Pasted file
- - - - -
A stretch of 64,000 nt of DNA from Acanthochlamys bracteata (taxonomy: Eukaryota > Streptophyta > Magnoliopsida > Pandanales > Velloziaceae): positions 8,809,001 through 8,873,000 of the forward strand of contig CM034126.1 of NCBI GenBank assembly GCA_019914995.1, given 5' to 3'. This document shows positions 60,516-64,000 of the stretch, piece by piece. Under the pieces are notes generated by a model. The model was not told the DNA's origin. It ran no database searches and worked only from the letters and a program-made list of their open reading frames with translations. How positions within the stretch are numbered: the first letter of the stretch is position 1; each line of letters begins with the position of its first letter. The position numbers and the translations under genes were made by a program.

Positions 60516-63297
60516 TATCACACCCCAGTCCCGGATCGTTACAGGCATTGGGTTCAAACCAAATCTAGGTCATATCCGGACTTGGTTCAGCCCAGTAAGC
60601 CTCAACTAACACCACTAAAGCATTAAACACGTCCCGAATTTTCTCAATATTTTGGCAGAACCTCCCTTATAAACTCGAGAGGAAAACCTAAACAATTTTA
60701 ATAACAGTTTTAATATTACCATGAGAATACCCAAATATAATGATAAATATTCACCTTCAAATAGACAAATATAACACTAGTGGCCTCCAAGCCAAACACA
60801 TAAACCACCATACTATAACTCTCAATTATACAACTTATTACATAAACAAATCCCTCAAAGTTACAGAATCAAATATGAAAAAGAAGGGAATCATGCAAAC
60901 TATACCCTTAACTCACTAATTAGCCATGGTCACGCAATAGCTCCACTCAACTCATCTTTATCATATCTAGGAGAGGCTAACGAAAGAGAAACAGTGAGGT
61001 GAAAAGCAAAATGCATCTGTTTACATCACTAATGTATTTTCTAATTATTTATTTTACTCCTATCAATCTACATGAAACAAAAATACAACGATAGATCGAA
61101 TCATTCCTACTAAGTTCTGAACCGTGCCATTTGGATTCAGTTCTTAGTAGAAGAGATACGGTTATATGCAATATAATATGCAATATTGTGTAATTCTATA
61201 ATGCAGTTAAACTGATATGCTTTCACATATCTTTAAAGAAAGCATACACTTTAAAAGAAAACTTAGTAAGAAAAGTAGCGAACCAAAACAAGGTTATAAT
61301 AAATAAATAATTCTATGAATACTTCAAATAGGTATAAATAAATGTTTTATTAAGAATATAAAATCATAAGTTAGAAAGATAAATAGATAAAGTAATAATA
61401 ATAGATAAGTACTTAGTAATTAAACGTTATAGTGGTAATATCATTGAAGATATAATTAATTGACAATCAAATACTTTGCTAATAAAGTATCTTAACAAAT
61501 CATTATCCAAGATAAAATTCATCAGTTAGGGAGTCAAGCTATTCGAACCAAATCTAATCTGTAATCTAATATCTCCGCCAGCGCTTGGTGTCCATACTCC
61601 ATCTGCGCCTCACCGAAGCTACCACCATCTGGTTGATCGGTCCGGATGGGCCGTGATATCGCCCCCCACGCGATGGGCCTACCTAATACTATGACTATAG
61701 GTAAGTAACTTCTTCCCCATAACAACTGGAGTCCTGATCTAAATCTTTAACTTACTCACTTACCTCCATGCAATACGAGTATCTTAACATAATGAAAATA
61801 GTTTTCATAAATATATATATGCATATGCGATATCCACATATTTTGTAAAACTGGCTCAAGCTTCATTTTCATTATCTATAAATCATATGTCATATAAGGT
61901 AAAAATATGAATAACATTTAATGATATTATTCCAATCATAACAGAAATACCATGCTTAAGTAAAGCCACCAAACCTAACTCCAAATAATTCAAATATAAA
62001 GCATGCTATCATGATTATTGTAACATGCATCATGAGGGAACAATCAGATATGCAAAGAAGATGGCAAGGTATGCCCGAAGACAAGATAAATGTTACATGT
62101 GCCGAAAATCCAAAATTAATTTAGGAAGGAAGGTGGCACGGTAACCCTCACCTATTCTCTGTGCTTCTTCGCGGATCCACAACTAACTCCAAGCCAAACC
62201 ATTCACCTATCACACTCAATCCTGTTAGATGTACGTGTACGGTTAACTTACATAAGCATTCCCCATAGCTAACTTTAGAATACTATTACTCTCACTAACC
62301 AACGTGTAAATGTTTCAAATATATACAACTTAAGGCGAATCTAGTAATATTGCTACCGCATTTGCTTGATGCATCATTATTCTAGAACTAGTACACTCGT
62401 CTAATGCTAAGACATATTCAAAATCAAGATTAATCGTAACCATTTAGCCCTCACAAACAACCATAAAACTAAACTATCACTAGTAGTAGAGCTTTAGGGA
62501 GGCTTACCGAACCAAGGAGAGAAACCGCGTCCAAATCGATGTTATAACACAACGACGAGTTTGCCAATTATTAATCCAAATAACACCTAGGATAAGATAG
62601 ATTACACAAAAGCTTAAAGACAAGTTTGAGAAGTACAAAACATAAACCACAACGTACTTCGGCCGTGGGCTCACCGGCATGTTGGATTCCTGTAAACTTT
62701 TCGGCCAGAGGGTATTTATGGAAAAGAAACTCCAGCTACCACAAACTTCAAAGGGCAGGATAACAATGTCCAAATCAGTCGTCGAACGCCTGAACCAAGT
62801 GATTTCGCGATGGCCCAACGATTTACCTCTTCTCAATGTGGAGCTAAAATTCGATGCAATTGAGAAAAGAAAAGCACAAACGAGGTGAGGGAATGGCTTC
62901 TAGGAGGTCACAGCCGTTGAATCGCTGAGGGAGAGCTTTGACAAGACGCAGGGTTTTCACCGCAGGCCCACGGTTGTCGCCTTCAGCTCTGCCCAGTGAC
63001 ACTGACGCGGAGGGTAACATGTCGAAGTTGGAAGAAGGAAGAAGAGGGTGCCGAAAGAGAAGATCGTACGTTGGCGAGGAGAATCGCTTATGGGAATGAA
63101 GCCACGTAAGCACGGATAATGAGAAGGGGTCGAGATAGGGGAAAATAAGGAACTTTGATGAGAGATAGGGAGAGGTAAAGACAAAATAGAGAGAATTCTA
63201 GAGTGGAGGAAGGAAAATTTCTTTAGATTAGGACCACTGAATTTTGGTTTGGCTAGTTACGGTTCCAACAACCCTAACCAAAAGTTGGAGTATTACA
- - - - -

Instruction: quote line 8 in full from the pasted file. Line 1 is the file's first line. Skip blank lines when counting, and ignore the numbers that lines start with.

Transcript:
61001 GAAAAGCAAAATGCATCTGTTTACATCACTAATGTATTTTCTAATTATTTATTTTACTCCTATCAATCTACATGAAACAAAAATACAACGATAGATCGAA